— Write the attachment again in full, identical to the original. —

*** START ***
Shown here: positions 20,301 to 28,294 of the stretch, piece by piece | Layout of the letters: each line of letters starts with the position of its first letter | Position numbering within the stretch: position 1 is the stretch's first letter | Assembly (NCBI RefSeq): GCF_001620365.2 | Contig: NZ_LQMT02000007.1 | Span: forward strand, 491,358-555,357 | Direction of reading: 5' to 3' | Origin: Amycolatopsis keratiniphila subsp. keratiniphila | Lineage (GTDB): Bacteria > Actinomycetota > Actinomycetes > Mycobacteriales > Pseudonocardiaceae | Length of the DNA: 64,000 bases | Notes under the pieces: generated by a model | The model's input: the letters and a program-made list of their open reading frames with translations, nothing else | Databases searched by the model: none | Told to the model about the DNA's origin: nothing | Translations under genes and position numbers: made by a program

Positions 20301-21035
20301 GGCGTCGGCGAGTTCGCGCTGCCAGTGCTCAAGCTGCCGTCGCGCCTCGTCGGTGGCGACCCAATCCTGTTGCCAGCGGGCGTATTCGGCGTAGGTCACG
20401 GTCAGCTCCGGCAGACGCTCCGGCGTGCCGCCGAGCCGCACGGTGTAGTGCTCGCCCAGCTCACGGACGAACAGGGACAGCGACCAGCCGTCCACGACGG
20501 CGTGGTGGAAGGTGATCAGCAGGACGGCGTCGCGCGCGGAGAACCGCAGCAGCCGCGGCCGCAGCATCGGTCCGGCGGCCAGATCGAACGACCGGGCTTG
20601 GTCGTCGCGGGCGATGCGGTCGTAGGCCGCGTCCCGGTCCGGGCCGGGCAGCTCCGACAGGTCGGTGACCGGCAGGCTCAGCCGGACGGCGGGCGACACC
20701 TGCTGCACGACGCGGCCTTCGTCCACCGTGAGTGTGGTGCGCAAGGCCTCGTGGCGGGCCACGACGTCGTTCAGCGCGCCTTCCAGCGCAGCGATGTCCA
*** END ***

Shown here: positions 20,301 to 28,294 of the stretch, piece by piece | Layout of the letters: each line of letters starts with the position of its first letter | Position numbering within the stretch: position 1 is the stretch's first letter | Assembly (NCBI RefSeq): GCF_001620365.2 | Contig: NZ_LQMT02000007.1 | Span: forward strand, 491,358-555,357 | Direction of reading: 5' to 3' | Origin: Amycolatopsis keratiniphila subsp. keratiniphila | Lineage (GTDB): Bacteria > Actinomycetota > Actinomycetes > Mycobacteriales > Pseudonocardiaceae | Length of the DNA: 64,000 bases | Notes under the pieces: generated by a model | The model's input: the letters and a program-made list of their open reading frames with translations, nothing else | Databases searched by the model: none | Told to the model about the DNA's origin: nothing | Translations under genes and position numbers: made by a program

Positions 20301-21035
20301 GGCGTCGGCGAGTTCGCGCTGCCAGTGCTCAAGCTGCCGTCGCGCCTCGTCGGTGGCGACCCAATCCTGTTGCCAGCGGGCGTATTCGGCGTAGGTCACG
20401 GTCAGCTCCGGCAGACGCTCCGGCGTGCCGCCGAGCCGCACGGTGTAGTGCTCGCCCAGCTCACGGACGAACAGGGACAGCGACCAGCCGTCCACGACGG
20501 CGTGGTGGAAGGTGATCAGCAGGACGGCGTCGCGCGCGGAGAACCGCAGCAGCCGCGGCCGCAGCATCGGTCCGGCGGCCAGATCGAACGACCGGGCTTG
20601 GTCGTCGCGGGCGATGCGGTCGTAGGCCGCGTCCCGGTCCGGGCCGGGCAGCTCCGACAGGTCGGTGACCGGCAGGCTCAGCCGGACGGCGGGCGACACC
20701 TGCTGCACGACGCGGCCTTCGTCCACCGTGAGTGTGGTGCGCAAGGCCTCGTGGCGGGCCACGACGTCGTTCAGCGCGCCTTCCAGCGCAGCGATGTCCA